David Ayre approaches employee communications like a marketer approaches an advertising campaign. As senior vice president of compensation and benefits at Pepsico, he focuses on getting his audience engaged, keeping the message simple and making sure employees understand what it means to them specifically.
"Employees and executives are consumers," he says. "It is essential to communicate to them as you would to your consumers."
So last year when Pepsi changed its compensation program, affecting 80,000 employees, Ayre didn't get bogged down in the minutiae. Often, he says, companies get too focused on explaining the changes they are making to investors and regulators. "They are so focused on what their investors think that they forget the people that they are really changing the compensation for, which is the employees," he says.
Rules from the Financial Accounting Standards Board requiring companies to expense the cost of stock option grants are causing an increasing number of firms to switch from granting stock options to restricted stock and performance-based stock units. Given the complexities of such programs, many companies are at a loss about how to effectively communicate the changes, says Peter Chingos, senior executive compensation consultant at Mercer Human Resource Consulting.
"When you ask them about how they rate themselves on changing their compensation programs, companies give themselves the lowest marks in communications," he says. Making sure employees understand the business rationale behind the new program is essential particularly because companies pour millions of dollars into their compensation programs and if employees don't understand the value of them, it's all for nothing, Chingos says.
The Pepsi challenge
In 2002, Pepsi, like many companies, realized it eventually would be required to expense stock options and got to work on developing a new compensation program. By the end of 2003, after conducting employee focus groups and online surveys, the company came up with a plan for adopting stock option expensing. The firm changed its U.S. broad-based option program and reallocated half of it into a 401(k) match in company stock.
For its 3,000 managers, Pepsi replaced part of its stock option program with a cash incentive program in which executives could receive cash over a three-year period based on annual performance. On top of that, managers were also given a choice of receiving a mix of stock options and restricted stock units. The amount of restricted stock they could get depended on their performance.
Because the new plan affected different employees differently, Ayre knew it was essential that each employee understood what the changes would mean for them and their staffs. "As much as employees told us that they wanted performance differentiation, they also wanted to understand that it was being applied equitably," Ayre says.
"The first question you get when you talk about compensation is ‘How will it affect me?’"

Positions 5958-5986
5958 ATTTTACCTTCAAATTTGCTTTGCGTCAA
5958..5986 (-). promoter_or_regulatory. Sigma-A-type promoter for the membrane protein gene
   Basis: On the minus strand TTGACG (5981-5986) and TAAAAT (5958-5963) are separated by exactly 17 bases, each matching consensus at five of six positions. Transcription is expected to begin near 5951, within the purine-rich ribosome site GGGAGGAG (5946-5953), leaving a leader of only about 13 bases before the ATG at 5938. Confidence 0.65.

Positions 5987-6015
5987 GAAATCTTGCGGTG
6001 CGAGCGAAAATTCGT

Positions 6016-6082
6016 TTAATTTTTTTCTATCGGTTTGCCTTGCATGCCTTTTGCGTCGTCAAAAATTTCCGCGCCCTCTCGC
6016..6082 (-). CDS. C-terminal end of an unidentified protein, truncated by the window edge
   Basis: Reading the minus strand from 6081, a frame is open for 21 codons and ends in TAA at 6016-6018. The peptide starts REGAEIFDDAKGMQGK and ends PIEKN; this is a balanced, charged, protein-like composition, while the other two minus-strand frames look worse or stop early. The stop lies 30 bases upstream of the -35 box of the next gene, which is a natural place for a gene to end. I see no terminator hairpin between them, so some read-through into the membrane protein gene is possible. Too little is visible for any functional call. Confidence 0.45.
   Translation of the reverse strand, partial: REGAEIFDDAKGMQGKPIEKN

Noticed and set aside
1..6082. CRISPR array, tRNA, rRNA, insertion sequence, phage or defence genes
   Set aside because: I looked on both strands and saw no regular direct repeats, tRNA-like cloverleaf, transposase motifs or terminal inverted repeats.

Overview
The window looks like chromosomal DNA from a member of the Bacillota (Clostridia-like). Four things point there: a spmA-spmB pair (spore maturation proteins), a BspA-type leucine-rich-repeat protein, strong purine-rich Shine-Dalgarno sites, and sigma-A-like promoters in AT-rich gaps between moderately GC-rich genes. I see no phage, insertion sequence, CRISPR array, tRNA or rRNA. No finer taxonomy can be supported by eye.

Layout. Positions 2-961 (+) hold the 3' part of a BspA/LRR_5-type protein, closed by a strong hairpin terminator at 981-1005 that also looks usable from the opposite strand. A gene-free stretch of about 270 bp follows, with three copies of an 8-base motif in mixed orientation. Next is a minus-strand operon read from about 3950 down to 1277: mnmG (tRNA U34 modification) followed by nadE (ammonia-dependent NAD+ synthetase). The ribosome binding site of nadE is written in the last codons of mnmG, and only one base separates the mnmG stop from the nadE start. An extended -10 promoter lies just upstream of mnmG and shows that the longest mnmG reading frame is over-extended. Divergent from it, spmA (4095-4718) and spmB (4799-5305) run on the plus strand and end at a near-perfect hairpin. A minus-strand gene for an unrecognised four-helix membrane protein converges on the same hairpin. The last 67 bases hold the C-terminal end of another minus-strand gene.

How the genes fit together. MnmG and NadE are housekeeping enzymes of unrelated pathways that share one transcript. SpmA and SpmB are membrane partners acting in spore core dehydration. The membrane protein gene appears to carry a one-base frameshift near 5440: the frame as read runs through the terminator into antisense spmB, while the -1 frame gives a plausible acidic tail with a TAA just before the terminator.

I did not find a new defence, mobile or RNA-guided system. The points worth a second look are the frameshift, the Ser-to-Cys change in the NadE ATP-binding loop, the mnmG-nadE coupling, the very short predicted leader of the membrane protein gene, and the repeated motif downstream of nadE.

The new program, which took effect in 2004, was announced December 2, 2003, leaving Ayre and his team 60 days to get employees up to speed on the changes. "We decided that the right decision was to move fast rather than take a year to communicate," he says.
Making sure that employees understand that nothing is being taken away from them is crucial, Ayre says. This is particularly challenging for companies that switch from granting stock options to restricted stock because employees receive a smaller number of units.
"It was difficult for people to grasp that with restricted stock they were getting the full market value of the shares-as opposed to options, when you are not," says Jill Pfefferbaum, director of compensation at Priceline.com, which switched last year from granting stock options to giving restricted stock. Priceline developed a question-and-answer document with the help of an attorney to address this and other questions.
Being as upfront as possible is also essential, compensation executives agree. For Wendy's International, this meant communicating to employees that there would be upcoming changes to the company's compensation program even before company leaders knew what exactly those changes would entail, says Lisa Turner, director of compensation. By February 2004, the company had decided it was going to replace its stock option program with something cash-based. The plan was set to debut in 2005, but the details wouldn't be worked out until fall 2004.
Rather than wait until the details were finalized and approved, however, the company decided to tell employees as early as possible that a change was coming, Turner says. "I think it was a matter of being transparent and letting them know things as we knew them," she says. Throughout 2004, the company sent out communications telling employees that it was the last year they would receive stock option grants and that their current options would remain intact.